The lawmakers posed several questions to the Bureau, including asking why the agency failed to convene a panel as mandated by the Small Business Regulatory Enforcement Fairness Act of 1996 to advise on the rulemaking “[g]iven the broad applicability of this rule making to small institutions.” The Bureau was also asked to provide the data used to determine the dollar limits, as well as any communications the agency had with the Biden administration in the development of the NPRM.
CFPB proposal targets late fees on cards
On February 1, the CFPB issued a notice of proposed rulemaking (NPRM) to amend Regulation Z, which implements TILA, and its commentary to better ensure that late fees charged on credit card accounts are “reasonable and proportional” to the late payment as required under the statute, the Credit Card Accountability Responsibility and Disclosure Act of 2009 (CARD Act). The NPRM would (i) adjust the safe harbor dollar amount for late fees to $8 for any missed payment—issuers are currently able to charge late fees of up to $41—and eliminate a higher safe harbor dollar amount for late fees for subsequent violations of the same type (a company would be able to charge above the immunity provision provided it could prove the higher fee is necessary to cover the incurred collection costs); (ii) eliminate the automatic annual inflation adjustment for the immunity provision amount (the Bureau would instead monitor market conditions and make adjustments as necessary); and (iii) cap late fees at 25 percent of the consumer’s required minimum payment (issuers are currently able to potentially charge a late fee that is 100 percent of the cardholder’s minimum payment owed).
The NPRM also seeks feedback on other possible changes to the CARD Act regulations, including “whether the proposed changes should apply to all credit card penalty fees, whether the immunity provision should be eliminated altogether, whether consumers should be granted a 15-day courtesy period, after the due date, before late fees can be assessed, and whether issuers should be required to offer autopay in order to make use of the immunity provision.” Comments on the NPRM are due by April 3, or 30 days after publication in the Federal Register, whichever is later.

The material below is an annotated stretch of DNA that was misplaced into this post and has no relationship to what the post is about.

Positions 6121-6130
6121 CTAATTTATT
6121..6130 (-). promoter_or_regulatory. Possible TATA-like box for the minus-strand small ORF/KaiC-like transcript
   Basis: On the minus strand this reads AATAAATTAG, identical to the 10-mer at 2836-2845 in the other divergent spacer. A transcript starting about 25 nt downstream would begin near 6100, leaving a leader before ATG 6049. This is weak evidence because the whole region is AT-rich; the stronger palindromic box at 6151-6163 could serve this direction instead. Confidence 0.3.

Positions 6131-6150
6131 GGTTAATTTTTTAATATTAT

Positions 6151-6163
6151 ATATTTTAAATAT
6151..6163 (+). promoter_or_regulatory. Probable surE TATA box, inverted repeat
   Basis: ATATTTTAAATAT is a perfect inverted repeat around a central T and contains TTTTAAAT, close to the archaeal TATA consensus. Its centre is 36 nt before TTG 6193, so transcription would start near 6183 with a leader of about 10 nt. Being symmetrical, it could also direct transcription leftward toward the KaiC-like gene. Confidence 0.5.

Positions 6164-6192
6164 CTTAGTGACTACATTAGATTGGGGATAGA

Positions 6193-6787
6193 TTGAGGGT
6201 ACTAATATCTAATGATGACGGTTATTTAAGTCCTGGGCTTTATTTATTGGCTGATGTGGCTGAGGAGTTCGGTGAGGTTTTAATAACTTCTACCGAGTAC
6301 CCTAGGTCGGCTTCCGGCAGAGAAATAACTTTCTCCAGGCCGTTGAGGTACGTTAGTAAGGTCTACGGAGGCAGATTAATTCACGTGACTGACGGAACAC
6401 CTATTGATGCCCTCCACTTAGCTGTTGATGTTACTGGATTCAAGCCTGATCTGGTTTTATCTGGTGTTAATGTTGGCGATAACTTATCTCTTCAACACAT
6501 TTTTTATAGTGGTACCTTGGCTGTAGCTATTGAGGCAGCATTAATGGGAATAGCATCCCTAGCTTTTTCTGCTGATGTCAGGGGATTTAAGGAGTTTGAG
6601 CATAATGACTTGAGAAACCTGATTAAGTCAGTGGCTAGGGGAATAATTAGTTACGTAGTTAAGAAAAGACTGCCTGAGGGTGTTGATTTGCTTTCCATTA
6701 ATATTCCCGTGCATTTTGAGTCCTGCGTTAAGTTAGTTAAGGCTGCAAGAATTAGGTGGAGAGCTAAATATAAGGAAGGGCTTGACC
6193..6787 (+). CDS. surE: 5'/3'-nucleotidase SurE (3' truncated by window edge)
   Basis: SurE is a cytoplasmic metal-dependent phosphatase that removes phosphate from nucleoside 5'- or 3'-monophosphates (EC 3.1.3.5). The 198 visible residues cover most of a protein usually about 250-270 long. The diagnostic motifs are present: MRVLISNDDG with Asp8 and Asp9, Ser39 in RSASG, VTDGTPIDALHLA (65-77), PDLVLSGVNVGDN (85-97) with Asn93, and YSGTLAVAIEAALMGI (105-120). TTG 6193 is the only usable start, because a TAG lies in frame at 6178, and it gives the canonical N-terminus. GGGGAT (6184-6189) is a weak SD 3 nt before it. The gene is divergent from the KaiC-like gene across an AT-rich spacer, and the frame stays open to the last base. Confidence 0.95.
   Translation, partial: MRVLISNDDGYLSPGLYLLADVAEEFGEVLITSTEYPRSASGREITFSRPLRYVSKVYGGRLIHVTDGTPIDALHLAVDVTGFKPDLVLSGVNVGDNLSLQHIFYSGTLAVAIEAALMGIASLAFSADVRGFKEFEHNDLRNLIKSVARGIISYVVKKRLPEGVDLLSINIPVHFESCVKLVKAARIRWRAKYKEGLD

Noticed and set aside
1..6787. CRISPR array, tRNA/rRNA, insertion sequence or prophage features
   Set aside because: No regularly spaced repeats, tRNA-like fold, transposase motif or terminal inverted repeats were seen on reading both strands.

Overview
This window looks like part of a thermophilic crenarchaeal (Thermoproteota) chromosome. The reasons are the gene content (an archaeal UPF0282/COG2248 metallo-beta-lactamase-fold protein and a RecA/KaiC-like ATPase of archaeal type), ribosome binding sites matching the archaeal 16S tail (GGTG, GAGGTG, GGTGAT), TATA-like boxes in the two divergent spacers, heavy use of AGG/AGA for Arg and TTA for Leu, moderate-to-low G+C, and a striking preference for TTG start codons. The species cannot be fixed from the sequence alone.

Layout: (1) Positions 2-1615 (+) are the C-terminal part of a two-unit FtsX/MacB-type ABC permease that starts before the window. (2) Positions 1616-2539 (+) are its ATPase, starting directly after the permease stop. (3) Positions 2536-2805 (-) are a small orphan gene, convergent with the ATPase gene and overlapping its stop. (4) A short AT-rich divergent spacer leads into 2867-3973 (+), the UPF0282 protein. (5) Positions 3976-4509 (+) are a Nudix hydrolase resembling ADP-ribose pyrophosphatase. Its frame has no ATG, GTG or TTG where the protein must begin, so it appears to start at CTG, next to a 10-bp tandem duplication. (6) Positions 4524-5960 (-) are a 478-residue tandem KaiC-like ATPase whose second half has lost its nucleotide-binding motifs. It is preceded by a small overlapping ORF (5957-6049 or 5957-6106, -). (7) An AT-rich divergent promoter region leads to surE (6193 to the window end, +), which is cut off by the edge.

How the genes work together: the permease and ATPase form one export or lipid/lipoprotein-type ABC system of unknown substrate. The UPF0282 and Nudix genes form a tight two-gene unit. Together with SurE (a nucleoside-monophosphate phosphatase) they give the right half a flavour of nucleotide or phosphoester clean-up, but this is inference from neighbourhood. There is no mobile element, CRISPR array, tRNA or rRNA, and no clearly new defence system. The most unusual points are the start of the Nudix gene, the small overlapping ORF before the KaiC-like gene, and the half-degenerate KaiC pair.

According to the CFPB, the Federal Reserve Board “created the immunity provisions to allow credit card companies to avoid scrutiny of whether their late fees met the reasonable and proportional standard.” As a result, the CFPB stated that immunity provisions have risen (due to inflation) to $30 for an initial late payment and $41 for subsequent late payments, resulting in consumers being charged approximately $12 billion in late fees in 2020. Based on CFPB estimates, the NPRM could reduce late fees by as much as $9 billion per year. CFPB Director Rohit Chopra issued a statement commenting that the current immunity provisions are not what Congress intended when it passed the CARD Act.
The Bureau also released an unofficial, informal redline of the NPRM to help stakeholders review the proposed changes, as well as a report titled Credit Card Late Fees: Revenue and Collection Costs at Large Bank Holding Companies, which documents findings on the relationship between late fee revenue and pre-charge-off collection costs for certain large credit card issuers. According to the report, “revenue from late fees has consistently far exceeded pre-charge-off collection costs over the last several years.”
The NPRM follows several actions initiated by the Bureau last year, including a request for comments on junk fees, a research report analyzing credit card late fees, and an advance notice of proposed rulemaking that solicited information from credit card issuers, consumer groups, and the public regarding credit card late fees and late payments, and card issuers’ revenue and expenses (previously covered by InfoBytes here and here).
CFPB seeks feedback on credit cards
On January 24, the CFPB issued a notice and request for information (RFI) seeking public feedback on several aspects of the consumer credit card market in accordance with Section 502(b) of the Credit Card Accountability Responsibility and Disclosure Act of 2009 (CARD Act). The CARD Act was enacted by Congress to establish fair and transparent practices related to the extension of credit within the credit card market, and requires the Bureau to undertake a biennial review of the industry to determine whether regulatory adjustments are needed. The Bureau said it plans to publish its report to Congress later in 2023.
The RFI covers several broad topics ranging from lending practices to the effectiveness of rate and fee disclosures, and seeks comments on the experiences of consumers and credit card issuers in the credit card market, as well as on the overall health of the credit card market. Specifically, the RFI requests feedback on issues related to:
- Credit card agreement terms and credit card issuer practices;
- The effectiveness of issuers’ disclosure of terms, fees, and other expenses of credit card plans;
- The adequacy of protections against unfair or deceptive acts or practices relating to credit card plans;
- The cost and availability of consumer credit cards;
- The safety and soundness of credit card issuers;
- The use of risk-based pricing for consumer credit cards; and
- Consumer credit card product innovation and competition
Comments on the RFI are due April 24. The Bureau noted in its announcement that it also issued market-monitoring orders to several major and specialized credit card issuers seeking information on various topics, including major credit card issuers’ practices related to, among other things, applications and approvals, debt collection, and digital account servicing.